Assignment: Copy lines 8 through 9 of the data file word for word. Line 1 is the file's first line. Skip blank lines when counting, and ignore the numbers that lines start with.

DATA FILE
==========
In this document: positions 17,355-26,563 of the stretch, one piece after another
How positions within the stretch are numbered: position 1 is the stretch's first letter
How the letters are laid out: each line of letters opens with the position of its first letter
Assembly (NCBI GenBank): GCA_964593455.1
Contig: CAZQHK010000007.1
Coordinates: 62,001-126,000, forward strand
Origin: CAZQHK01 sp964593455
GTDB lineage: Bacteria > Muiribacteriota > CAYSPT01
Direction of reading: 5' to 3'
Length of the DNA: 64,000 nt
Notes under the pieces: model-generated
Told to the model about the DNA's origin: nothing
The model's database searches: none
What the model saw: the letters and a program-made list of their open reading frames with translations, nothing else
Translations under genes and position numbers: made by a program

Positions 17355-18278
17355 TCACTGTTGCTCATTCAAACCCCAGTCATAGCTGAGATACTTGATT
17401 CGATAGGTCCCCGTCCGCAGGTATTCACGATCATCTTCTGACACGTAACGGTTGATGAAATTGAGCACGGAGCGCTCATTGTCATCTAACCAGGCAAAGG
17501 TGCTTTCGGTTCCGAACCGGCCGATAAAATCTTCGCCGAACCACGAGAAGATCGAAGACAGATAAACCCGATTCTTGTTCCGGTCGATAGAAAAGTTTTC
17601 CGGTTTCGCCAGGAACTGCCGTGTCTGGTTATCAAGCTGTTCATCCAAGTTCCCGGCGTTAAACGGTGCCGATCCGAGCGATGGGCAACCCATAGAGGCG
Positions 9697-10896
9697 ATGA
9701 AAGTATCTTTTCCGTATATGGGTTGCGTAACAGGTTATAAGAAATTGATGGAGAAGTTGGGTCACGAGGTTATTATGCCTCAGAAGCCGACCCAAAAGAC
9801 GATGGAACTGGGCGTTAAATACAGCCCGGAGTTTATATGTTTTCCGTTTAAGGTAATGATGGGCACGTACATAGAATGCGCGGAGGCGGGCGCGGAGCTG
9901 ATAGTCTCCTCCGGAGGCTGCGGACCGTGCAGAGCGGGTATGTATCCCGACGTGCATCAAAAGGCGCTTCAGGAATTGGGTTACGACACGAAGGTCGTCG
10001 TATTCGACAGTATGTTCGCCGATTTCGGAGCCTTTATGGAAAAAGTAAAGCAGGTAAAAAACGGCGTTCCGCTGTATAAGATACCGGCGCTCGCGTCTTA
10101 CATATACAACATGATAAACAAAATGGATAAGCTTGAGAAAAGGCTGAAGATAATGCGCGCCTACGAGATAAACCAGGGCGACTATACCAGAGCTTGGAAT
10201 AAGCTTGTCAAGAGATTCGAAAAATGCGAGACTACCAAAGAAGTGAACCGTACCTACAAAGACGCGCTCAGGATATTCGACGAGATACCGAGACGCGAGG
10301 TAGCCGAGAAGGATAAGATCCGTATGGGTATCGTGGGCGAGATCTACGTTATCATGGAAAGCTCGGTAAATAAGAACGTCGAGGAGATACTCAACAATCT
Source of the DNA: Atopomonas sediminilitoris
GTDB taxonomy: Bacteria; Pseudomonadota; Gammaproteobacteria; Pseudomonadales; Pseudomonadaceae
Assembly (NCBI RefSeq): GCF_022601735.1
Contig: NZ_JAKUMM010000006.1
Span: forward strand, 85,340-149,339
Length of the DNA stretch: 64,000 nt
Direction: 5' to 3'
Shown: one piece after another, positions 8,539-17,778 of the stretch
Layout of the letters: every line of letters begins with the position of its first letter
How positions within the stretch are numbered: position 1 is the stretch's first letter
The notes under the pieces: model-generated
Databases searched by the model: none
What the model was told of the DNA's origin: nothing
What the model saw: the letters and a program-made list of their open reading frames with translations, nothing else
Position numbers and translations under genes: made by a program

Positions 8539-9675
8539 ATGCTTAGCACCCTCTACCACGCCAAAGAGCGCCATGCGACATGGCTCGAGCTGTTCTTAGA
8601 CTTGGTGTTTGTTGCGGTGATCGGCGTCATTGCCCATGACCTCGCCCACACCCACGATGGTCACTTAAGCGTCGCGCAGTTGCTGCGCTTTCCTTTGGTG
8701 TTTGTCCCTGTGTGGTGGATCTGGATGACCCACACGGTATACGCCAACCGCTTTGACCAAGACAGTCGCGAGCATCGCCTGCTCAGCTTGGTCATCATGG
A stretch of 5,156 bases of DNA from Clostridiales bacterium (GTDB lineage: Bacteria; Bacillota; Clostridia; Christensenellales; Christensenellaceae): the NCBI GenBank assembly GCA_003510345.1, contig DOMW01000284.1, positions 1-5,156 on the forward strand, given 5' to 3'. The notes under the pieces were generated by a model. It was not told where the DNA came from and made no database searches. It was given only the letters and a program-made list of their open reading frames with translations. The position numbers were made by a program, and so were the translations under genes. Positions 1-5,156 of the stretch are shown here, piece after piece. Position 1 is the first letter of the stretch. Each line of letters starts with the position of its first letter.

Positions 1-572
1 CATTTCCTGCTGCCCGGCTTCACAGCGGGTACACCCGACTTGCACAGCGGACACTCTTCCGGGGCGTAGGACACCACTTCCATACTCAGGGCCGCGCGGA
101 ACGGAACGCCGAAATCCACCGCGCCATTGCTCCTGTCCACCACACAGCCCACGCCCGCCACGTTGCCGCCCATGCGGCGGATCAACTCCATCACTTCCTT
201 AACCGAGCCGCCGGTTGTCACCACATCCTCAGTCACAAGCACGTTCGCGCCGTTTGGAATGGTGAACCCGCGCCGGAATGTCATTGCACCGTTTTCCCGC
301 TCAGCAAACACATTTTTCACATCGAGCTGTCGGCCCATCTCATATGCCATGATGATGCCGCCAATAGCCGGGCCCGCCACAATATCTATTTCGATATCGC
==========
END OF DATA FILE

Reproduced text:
GTDB lineage: Bacteria > Muiribacteriota > CAYSPT01
Direction of reading: 5' to 3'